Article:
Is Scrum anti Agile?

Is Scrum anti Agile?

When an organisation is moving from a top down process such as waterfall to an Agile methodology like Scrum, for the people involved it can feel like everything is coming off the rails. All the comfortable and reliable “process” is gone and now you really have to think. Change can be difficult and this type of change is no different.

When moving in this direction, a process or a framework is a safety net or a comfort blanket. If you are not careful people can miss the point of the Agile transformation and instead focus on the framework, methodology and tooling. Work management tools such as JIRA, which are a bit of a swiss army knife, can, if you are not careful, become another facet of the process safety net. Before long your work management tool is configured with so much “process” people have stopped thinking and any Agility that was blossoming in that organisation is slowly evaporating.

But let’s look at it from the other angle. Some small organisations have little to no process. From an outsider’s perspective, it looks like chaos but the reality is that these organisations have started from nothing and now have paying customers, so they must be doing something right.

These organisations might be looking to frameworks like Scrum to provide some stability and some predictability. They want to build on a successful foundation and grow without losing what made them special in the first place. So, you might look at implementing Scrum and related tooling simply to manage stories in a backlog. You might encourage using sprints to create a delivery cadence.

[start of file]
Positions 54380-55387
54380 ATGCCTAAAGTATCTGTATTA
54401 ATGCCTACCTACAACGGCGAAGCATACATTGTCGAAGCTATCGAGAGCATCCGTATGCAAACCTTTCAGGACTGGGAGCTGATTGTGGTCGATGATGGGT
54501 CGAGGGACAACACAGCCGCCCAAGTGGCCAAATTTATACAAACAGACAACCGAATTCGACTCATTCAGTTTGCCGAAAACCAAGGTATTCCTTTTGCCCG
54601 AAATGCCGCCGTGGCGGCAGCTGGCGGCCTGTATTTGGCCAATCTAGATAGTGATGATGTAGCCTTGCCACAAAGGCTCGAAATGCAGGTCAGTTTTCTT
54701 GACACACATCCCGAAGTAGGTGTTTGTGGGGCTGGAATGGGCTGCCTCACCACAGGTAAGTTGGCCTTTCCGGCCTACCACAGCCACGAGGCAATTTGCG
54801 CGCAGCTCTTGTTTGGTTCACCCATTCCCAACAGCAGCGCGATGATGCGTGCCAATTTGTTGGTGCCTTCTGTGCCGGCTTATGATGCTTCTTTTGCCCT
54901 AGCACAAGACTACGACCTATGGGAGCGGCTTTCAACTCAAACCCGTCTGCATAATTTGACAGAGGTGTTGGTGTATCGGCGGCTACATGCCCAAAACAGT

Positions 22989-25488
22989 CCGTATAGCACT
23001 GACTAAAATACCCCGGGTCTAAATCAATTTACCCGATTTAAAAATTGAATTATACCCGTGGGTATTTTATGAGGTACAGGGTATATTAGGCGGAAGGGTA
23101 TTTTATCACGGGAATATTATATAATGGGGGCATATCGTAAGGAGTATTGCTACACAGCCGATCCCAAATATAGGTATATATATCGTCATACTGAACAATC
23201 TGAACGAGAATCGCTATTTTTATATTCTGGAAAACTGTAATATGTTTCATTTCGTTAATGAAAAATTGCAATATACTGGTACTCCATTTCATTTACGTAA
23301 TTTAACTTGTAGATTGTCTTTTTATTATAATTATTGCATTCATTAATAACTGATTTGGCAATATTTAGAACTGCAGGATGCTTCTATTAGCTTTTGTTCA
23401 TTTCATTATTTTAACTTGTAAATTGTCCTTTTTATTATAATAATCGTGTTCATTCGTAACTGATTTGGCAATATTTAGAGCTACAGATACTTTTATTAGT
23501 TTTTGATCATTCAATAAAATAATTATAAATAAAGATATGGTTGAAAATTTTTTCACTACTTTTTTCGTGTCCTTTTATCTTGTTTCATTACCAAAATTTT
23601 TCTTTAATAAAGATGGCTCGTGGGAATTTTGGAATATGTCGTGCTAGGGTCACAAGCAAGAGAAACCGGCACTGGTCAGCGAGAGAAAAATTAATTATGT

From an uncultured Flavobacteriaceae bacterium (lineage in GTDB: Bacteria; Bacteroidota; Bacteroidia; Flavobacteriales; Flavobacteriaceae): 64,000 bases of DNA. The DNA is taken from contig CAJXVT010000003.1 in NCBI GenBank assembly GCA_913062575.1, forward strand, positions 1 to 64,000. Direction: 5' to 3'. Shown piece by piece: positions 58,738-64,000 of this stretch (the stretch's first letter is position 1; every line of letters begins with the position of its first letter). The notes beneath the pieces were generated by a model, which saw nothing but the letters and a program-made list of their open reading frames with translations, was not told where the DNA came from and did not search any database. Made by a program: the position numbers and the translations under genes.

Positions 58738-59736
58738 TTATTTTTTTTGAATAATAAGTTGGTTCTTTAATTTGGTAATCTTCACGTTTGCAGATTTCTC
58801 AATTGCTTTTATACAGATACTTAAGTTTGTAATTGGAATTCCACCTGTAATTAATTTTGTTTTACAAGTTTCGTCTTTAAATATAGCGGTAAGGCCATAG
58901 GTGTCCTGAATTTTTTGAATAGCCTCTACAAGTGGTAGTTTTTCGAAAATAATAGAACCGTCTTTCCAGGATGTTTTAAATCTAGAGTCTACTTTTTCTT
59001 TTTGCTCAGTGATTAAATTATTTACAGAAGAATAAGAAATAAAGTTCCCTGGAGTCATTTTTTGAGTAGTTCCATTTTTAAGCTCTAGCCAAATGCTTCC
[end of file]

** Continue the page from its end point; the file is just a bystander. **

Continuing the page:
And then the backlash starts. In the same way waterfall practitioners think you are trying to take away their comfort blanket, so do the developers in the start-up that needs to mature. Whichever way you look at Scrum it has some rules. Okay, they may be called a framework but they are still rules. These rules drive home the point that to be stable and predictable you cannot have a free for all. The transforming organisation may start to realise that their current ways of working are not special and instead they need to conform with what the majority of the industry is doing.

In this situation, you must realise that processes or frameworks, even lightweight ones like Scrum, can be seen as a burden when transforming chaos into stability. While it might seem like common sense to you, the people undergoing the transformation may believe that agility is being lost, along with the innovation that got the organisation to that point in the first place.

 

Painting the Forth Bridge

Painting the Forth Bridge

They say that it takes so long to paint the Forth Bridge in Edinburgh, by the time the painting team have worked their way across the bridge, the paint at the start will need renewing, so they have to start again. This is of course, a myth, but if it were truth the workers painting the bridge would have a job for life.